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HKTDC opens its licensing show

Issued: January 12 2015

The Trade Development Council hopes its licensing show will become the second largest in the world "in the near future" after seeing a 30 per cent increase in exhibitors for the event, which opens today, according to South China Morning Post.

 

More than 310 exhibitors from 18 countries representing over 800 brands - including Warner Brothers, local cartoon illustrators and mobile phone game Candy Crush - are taking part in the three-day fair at the Convention and Exhibition Centre.

 

Ivan Chan Wah-chun of Promotional Partners Group, a licensing agent for Candy Crush in Hong Kong and on the mainland, said he was expecting to see 30 per cent growth in business this year.

 

Chan anticipated more buyers from the mainland this year, and he was looking forward to introducing more products with new partners. But he was not too concerned about fakes being available on the mainland.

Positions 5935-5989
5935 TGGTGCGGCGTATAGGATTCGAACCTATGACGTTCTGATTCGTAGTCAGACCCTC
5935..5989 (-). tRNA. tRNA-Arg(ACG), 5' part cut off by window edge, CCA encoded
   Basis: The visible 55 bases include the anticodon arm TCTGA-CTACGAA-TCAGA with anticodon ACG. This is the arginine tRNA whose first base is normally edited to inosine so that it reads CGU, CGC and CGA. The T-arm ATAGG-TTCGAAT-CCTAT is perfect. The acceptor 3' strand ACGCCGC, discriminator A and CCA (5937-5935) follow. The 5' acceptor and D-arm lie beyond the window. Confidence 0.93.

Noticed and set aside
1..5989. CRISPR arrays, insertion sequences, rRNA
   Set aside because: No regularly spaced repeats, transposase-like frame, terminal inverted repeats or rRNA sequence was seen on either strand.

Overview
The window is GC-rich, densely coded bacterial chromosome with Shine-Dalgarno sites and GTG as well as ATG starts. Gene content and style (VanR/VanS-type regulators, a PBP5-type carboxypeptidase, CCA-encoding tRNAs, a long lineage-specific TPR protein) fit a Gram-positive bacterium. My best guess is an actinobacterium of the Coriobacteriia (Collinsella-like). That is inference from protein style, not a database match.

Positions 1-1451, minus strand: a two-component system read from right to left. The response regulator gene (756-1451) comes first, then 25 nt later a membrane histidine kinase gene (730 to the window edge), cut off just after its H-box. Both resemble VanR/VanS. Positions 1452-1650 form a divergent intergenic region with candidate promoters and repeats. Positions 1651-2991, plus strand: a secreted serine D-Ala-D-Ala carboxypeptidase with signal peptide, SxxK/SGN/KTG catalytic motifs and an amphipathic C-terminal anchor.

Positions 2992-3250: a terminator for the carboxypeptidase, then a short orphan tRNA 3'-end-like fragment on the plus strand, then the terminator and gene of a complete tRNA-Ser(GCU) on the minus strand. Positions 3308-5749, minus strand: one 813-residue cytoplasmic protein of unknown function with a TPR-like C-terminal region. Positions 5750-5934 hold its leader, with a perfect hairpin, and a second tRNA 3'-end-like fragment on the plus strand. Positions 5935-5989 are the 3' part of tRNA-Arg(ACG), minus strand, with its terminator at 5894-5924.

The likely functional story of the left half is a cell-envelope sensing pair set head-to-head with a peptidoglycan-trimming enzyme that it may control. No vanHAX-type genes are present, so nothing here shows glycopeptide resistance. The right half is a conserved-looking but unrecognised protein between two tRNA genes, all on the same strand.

"Counterfeit products are unavoidable if we do business in China. But if we want to sell Candy Crush products in shopping malls we will have to present an authorisation certificate," he said. "I think the [counterfeit products] problem is under control; even President Xi Jinping advocates the protection of intellectual property."

 

On top of about 30 companies from the mainland, the Ministry of Culture is for the first time leading another 40 cultural and creative firms in joining the fair, including the Palace Museum, in a bid to commercialise their products.


Warner Brothers, meanwhile, is showcasing all its characters at its booth this year rather than putting the focus on a single character. The company's managing director for greater China and Southeast Asia, Bianca Lee, said the move could help it better target customers of different ages.

 

TDC deputy executive director Raymond Yip said the number of exhibitors joining the licensing show was close to those at its London counterpart - which is currently the world's second biggest behind a US event. He said in "the near future" Hong Kong would overtake London.

 

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